Indeed, our genomes are incredibly noisy and contain too much “stuff” for us to effectively make sense of it, at least at the moment. Only ~1% of our DNA codes for proteins (the molecules responsible for almost every function in our bodies) (Zhao, 2012). The rest holds not only the instructions for building the protein, but also the instructions for when to use the protein and the instructions for controlling the protein’s activity. In addition to carrying relevant information, the genome can also include DNA from random sources, such as viruses, transposons, bacteria, etc. (Crisp, Boschetti, Perry, Tunnacliffe, & Micklem, 2015; Soucy, Huang, & Gogarten, 2015). And these are just a few of the numerous complicated variations that our genomes carry.
The noise/complexity problem only gets worse beyond the sequence itself. A person’s DNA gets replicated over and over during the course of a lifetime, and the machinery responsible for this task occasionally makes mistakes (Harris & Nielsen, 2014), which may get passed to the next generation. Some of these mistakes, or mutations, may be expected to give rise to some horrible disease, but even having a “bad” mutation is not a guarantee that the bearer will show clinical symptoms of the disease (Chen et al., 2016)!
Despite the uncertainty, many researchers (and even a growing number of companies) are deeply invested in linking genomic mistakes to various traits and medical problems. But trying to associate complex traits to changes in the genetic code is difficult at best. Recently, a call-to-action has been raised for changing how this is being done (Boyle, Li, & Pritchard, 2017).
Aside from trying to extract insights from the genome, another problem exists: the actual readout of the genetic material. Different entities, such as business and research institutions, usually have different protocols for generating data and algorithms for figuring out the DNA sequence from the data. Now, it may seem that no matter what, the same sequence should be generated. Right? Recently, a JAMA Oncology article described yet another instance of discrepancies when it comes to DNA sequencing (Torga & Pienta, 2017). In this article, researchers sent samples from the same set of patients to two different companies with Clinical Laboratory Improvement Amendments (CLIA) certified labs (i.e., a way of vetting companies that sell diagnostic tests) and got back different sequences for the majority of the patients. So which company provided the “correct” DNA sequence? This is a great question; especially when the choice of medical care made by providers presumably hinges on having a “correct” sequence.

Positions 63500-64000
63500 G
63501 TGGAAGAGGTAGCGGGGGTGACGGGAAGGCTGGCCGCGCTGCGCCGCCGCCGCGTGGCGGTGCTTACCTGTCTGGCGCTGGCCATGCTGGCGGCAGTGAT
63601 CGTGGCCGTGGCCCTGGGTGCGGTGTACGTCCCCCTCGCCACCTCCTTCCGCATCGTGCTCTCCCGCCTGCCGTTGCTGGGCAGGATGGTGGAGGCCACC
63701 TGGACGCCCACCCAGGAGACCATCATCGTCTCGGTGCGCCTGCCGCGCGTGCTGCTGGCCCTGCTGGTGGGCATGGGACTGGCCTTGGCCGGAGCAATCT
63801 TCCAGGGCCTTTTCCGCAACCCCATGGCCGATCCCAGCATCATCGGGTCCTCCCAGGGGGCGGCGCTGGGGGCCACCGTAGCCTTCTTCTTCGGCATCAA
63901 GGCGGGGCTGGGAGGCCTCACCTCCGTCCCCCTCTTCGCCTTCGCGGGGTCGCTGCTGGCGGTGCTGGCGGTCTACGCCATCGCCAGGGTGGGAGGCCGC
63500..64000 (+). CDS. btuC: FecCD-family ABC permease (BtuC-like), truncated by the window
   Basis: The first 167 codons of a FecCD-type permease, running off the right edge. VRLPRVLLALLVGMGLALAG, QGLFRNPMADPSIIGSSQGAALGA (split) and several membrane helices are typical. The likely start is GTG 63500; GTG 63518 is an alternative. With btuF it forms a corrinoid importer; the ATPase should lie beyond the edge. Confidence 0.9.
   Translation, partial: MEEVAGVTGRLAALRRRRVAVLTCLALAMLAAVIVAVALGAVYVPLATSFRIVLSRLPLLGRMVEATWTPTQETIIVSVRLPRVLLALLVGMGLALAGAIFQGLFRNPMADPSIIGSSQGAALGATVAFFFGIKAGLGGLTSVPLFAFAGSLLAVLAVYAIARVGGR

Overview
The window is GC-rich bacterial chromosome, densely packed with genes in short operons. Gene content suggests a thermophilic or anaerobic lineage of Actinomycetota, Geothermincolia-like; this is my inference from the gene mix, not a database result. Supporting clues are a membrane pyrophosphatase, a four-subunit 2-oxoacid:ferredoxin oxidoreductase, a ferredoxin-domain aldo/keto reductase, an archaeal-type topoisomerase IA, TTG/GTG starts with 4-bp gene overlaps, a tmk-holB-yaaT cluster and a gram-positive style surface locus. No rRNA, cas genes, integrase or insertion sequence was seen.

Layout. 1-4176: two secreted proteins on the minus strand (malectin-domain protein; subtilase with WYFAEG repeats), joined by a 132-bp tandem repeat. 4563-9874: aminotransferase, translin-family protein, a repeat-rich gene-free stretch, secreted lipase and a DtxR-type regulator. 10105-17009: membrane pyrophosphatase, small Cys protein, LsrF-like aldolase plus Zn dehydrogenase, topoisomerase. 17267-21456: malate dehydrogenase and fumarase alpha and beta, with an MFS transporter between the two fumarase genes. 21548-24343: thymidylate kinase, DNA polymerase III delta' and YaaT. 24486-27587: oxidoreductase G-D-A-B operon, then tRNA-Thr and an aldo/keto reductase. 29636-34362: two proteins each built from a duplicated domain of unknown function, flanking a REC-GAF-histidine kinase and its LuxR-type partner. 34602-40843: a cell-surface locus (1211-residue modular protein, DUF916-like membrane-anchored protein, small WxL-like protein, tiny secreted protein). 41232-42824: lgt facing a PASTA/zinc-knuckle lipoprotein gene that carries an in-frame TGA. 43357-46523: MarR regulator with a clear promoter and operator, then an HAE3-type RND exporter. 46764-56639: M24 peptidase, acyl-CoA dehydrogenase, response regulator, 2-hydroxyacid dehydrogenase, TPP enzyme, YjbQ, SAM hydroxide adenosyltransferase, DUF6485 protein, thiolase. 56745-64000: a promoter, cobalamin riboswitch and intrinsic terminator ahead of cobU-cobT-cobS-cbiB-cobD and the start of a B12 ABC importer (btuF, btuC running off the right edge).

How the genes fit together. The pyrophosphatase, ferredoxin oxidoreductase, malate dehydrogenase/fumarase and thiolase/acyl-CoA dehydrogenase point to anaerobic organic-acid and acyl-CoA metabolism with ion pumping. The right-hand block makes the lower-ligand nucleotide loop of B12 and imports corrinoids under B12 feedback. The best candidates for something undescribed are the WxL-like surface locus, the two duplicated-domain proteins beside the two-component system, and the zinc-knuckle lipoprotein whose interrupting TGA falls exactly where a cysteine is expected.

And this brings us back to space vomit: There are instances when knowing the correct DNA sequence can be beneficial in the treatment of cancer, such as melanoma and some types of lung cancer (Harris, 2018). But these occurrences may be the exception rather than the rule, though they might be what cause people to give into the temptation of continuing to hammer away at noisy, complex, and potentially incorrect data to find the magical answer for medical treatments or lifestyle choices. It is reassuring to know that awareness is growing about the limitations of the DNA sequence for determining better medical intervention (Harris, 2018). Perhaps the precision medicine field will now turn their attention to other, less space vomit-like data types that may more readily and easily lead to better medical or lifestyle choices.
Boyle, E. A., Li, Y. I., & Pritchard, J. K. (2017). An Expanded View of Complex Traits: From Polygenic to Omnigenic. Cell, 169(7), 1177-1186. doi:10.1016/j.cell.2017.05.038
Chen, R., Shi, L., Hakenberg, J., Naughton, B., Sklar, P., Zhang, J., . . . Friend, S. H. (2016). Analysis of 589,306 genomes identifies individuals resilient to severe Mendelian childhood diseases. Nat Biotechnol, 34(5), 531-538. doi:10.1038/nbt.3514
Crisp, A., Boschetti, C., Perry, M., Tunnacliffe, A., & Micklem, G. (2015). Expression of multiple horizontally acquired genes is a hallmark of both vertebrate and invertebrate genomes. Genome Biol, 16, 50. doi:10.1186/s13059-015-0607-3
Harris, K., & Nielsen, R. (2014). Error-prone polymerase activity causes multinucleotide mutations in humans. Genome Res, 24(9), 1445-1454. doi:10.1101/gr.170696.113
Harris, R. (2018, January 15). For Now, Sequencing Cancer Tumors Holds More Promise Than Proof. NPR. Retrieved from https://www.npr.org/sections/health-shots/2018/01/15/572940706/for-now-sequencing-cancer-tumors-holds-more-promise-than-proof.
Marcon, A. R., Bieber, M., & Caulfield, T. (2018). Representing a “revolution”: how the popular press has portrayed personalized medicine. Genet Med. doi:10.1038/gim.2017.217
Soucy, S. M., Huang, J., & Gogarten, J. P. (2015). Horizontal gene transfer: building the web of life. Nat Rev Genet, 16(8), 472-482. doi:10.1038/nrg3962
Torga, G., & Pienta, K. J. (2017). Patient-Paired Sample Congruence Between 2 Commercial Liquid Biopsy Tests. JAMA Oncol. doi:10.1001/jamaoncol.2017.4027